New Books Network

Alan Christy (trans.), Amino Yoshihiko, “Rethinking Japanese History” (Center for Japanese Studies, University of Michigan, 2012)
We don’t often make the chance to properly acknowledge the importance of translation to the understanding of history, let alone to talk about it at any length. Alan Christy has done a wonderful service in his careful, elegant, and accessible translation of Amino Yoshihiko‘s Rethinking Japanese History (Center for Japanese... Read More
Ken MacLeod, “The Night Sessions” (Pyr, 2012)
I met Ken MacLeod when we participated in a sequence of “Science Fiction and International Orders” panels at the London School of Economics in the winter of 2011. Ken is an important figure in his own right, as well as someone who has contributed a great deal to the Speculative-Ficiton... Read More
Cory MacLauchlin, “Butterfly in the Typewriter: The Tragic Life of John Kennedy Toole and the Remarkable Story of A Confederacy of Dunces” (Da Capo, 2012)
If you’ve spent any time in New Orleans, you can appreciate the challenge of putting the city’s joie de vivre into words.However, as a New Orleans native, John Kennedy Toole was steeped in the traditions and flavor of his hometown and, therefore, uniquely qualified to write about it. His novel,... Read More
Helene Mialet, “Hawking Incorporated: Stephen Hawking and the Anthropology of the Knowing Subject” (University of Chicago Press, 2012)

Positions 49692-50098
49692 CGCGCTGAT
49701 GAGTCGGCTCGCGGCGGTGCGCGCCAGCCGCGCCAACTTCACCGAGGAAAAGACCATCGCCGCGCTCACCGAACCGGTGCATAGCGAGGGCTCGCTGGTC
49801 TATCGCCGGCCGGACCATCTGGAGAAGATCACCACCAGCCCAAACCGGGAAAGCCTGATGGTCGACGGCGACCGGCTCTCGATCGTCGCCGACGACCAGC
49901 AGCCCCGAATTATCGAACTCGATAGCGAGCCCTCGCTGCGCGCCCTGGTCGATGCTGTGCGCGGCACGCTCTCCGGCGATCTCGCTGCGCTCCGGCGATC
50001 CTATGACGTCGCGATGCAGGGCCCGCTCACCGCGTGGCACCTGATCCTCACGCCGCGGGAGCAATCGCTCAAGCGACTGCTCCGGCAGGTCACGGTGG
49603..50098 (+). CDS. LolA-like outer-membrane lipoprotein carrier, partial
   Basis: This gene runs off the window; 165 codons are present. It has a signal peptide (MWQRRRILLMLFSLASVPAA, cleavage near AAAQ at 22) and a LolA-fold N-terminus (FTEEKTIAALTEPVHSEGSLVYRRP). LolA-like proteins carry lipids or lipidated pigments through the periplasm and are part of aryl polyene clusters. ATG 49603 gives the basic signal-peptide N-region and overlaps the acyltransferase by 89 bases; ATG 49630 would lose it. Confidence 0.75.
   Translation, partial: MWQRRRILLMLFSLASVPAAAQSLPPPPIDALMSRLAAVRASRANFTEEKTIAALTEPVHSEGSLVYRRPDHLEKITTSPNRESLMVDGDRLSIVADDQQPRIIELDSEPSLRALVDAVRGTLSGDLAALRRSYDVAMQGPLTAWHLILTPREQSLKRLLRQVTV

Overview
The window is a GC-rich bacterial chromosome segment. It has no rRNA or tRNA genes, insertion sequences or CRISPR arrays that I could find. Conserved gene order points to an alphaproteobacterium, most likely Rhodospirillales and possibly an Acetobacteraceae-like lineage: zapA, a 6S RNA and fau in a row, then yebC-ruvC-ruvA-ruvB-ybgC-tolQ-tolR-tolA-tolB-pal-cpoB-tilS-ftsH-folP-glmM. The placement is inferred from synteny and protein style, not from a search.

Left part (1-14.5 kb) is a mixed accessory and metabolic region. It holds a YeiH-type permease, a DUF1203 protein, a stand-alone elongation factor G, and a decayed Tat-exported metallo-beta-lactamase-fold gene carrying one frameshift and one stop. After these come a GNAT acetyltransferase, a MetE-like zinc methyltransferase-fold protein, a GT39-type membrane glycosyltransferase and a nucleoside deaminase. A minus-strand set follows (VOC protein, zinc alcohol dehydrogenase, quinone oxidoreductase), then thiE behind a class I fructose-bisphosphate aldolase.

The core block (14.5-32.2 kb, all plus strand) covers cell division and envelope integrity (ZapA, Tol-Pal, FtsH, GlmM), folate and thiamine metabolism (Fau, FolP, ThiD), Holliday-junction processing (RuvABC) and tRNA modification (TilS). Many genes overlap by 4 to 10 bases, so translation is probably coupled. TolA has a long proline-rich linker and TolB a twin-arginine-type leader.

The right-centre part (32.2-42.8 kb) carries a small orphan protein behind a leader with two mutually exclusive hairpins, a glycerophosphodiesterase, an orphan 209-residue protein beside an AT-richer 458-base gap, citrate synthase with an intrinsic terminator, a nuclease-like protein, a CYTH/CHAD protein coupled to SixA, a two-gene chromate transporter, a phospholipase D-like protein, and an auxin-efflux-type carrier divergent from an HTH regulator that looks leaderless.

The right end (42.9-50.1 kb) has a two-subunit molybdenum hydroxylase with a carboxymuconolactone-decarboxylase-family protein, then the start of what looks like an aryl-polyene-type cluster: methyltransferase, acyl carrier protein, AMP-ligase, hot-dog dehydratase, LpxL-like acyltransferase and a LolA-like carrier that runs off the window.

“By error or by chance, I think I have discovered an angel.” First things first: Hawking Incorporated: Stephen Hawking and the Anthropology of the Knowing Subject (University of Chicago Press, 2012) is a masterful, inspiring book. Rather than producing a biography of Hawking, which this is decidedly not, Helene Mialet‘s... Read More
Gregory Crouch, “China’s Wings” (Bantam Books, 2012)
When I was a kid I loved the movie “The Flying Tigers.” You know, the one with John Wayne about the intrepid American volunteers sent to China to fight the Japanese before the United States really could fight the Japanese. I recall building a model of one of their P-40... Read More
Brenda Dixon Gottschild, “Joan Myers Brown and the Audacious Hope of the Black Ballerina: A Biohistory of American Performance” (Palgrave-Macmillan, 2011)
For the launch of the Dance Channel, I thought long and hard about what the first author interview would be. I felt that it was critically important that this channel begins with a rich conversation between myself and a well respected author whose contributions to dance scholarship were substantial.  It... Read More
Robert Westman, “The Copernican Question: Prognostication, Skepticism, and Celestial Order” (University of California Press, 2011)
This is an extraordinary book written by one of the finest historians of science. Ringing in at nearly seven hundred oversized, double columned pages Robert Westman‘s The Copernican Question: Prognostication, Skepticism, and the Celestial Order (University of California Press, 2011) exhaustively examines the science of the stars in order to... Read More